At present, many scoring systems, such as Acute Physiology and Chronic Health Evaluation (APACHE) score, glass score, and BISAP score, have been developed for the severity classification of AP by combining clinical, imaging, and laboratory examination results in various combinations. In this study, the simple BISAP score combined with imaging score was selected to evaluate the severity of AP, as some studies have shown that BISAP scores have a prediction accuracy similar to that of the more complex APACHE-II scores, and Ranson scores., In addition, our study combines the clinical manifestations of the patients' general conditions and the clinical manifestations of the disease changes to comprehensively and accurately evaluate the severity of AP. At the same time, we also used PSM to correct the relevant baseline level, reducing the error caused by the uneven baseline.
The present study found that the proportion of biliary pancreatitis was higher in women and elderly people, which is in accordance with the results of previous related studies conducted in the Netherlands,, and it may be related to the higher prevalence of gallstones in the elderly and women. In addition, the ratio of biliary pancreatitis was significantly lower in patients after cholecystectomy than in patients without gallbladder resection, which is consistent with the current clinical research and guidelines' recommendations.,,,
Of all enrolled pancreatitis patients, the number of patients with moderate and severe pancreatitis in the unresected group was more than that in the resected group, as per the CTSI and clinical manifestation grade. Cholecystectomy can remove gallstone-derived gallbladder, reduce biliary obstruction, bile reflux, and pancreatic duct hypertension, and reduce the secretion of cholecystokinin (CCK). On the other hand, cholecystectomy can also reduce pancreatic self-digestive injury caused by obstruction and reduce the inflammatory response, which may be the reason why the severity of pancreatitis in patients with cholecystectomy is lower than that in patients without cholecystectomy. It has been found that the level of serum CCK in patients with gallstone and biliary pancreatitis is higher than that in ordinary people, which may be due to the high cholesterol concentration and the downregulation of CCK receptor expression in these patients., Thus, CCK may stimulate Oddi sphincter spasm and affect pancreatic secretion,,,,thus aggravating pancreatitis. Inhibiting CCK can reduce the occurrence and severity of pancreatitis.,,,
It is reported that IAP accounts for about 16%–27% of AP. In this study, ABP accounted for 43.8% of AP, idiopathic pancreatitis for 40.6%, alcoholic pancreatitis for 6.1%, and hyperlipidemic pancreatitis for 9.5%. The high proportion of idiopathic pancreatitis in this study may be related to undetected small biliary stones and cholestasis. At present, it is considered that microlithiasis, sludge, and other occult biliary diseases are the important causes of IAP. We suppose that this might explain the reason why cholecystectomy reduces the severity of IAP. Furthermore, this study found that compared with the resected group, patients without gallbladder resection had lower albumin, indicating poor nutritional status, which may also affect the severity of pancreatitis.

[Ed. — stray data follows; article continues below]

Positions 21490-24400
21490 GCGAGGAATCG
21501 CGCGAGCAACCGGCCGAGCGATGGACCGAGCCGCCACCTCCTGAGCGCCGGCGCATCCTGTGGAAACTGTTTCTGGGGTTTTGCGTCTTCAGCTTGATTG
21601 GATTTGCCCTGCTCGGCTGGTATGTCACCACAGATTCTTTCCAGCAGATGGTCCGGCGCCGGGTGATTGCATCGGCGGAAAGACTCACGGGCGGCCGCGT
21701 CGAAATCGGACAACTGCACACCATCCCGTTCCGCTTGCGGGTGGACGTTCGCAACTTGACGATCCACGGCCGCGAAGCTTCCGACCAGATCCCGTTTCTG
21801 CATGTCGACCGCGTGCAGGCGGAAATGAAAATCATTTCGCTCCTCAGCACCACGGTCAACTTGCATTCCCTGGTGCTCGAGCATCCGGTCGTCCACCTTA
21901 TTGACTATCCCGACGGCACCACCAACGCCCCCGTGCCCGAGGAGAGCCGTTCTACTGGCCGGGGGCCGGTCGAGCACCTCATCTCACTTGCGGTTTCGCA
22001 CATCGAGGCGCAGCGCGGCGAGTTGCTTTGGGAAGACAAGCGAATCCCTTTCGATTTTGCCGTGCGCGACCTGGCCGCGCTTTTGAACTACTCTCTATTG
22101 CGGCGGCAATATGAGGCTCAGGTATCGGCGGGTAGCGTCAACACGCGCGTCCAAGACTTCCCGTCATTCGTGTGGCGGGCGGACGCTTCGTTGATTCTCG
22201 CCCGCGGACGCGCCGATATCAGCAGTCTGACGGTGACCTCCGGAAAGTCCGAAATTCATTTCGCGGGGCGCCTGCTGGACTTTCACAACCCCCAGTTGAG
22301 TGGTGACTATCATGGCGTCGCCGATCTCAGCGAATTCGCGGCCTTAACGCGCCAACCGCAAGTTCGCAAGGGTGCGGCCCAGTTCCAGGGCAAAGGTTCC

Our results revealed that there was no significant difference between patients with biliary pancreatitis after cholecystectomy and those without cholecystectomy, based on the three criteria grading the severity of pancreatitis, due to the fact that biliary pancreatitis is caused by gallstones from other biliary sources, or it is associated with high risk factors of choledocholithiasis after cholecystectomy, such as cholesterol stones, choledocholithiasis >2, choledocholithiasis >10 mm, endoscopic mechanical lithotripsy, open surgery, and heredity,,, or because the sample size is small. Patients with high risk factors of recurrent choledocholithiasis after cholecystectomy should be followed up carefully and treated in time.
In summary, we found that cholecystectomy may reduce the severity of subsequent IAP and the ratio of biliary pancreatitis. The present study provides evidence for cholecystectomy and has a certain clinical significance for early judgment of the severity of subsequent pancreatitis. This conclusion should be tested by conducting prospective, multicenter clinical trials. Meanwhile, the underlying mechanism needs further demonstration.
Financial support and sponsorship
Conflicts of interest
There are no conflicts of interest.
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Department of Gastroenterology, The Second Affiliated Hospital of Chongqing Medical University, Chongqing - 400010
Source of Support: None, Conflict of Interest: None
[Table 1], [Table 2], [Table 3], [Table 4], [Table 5]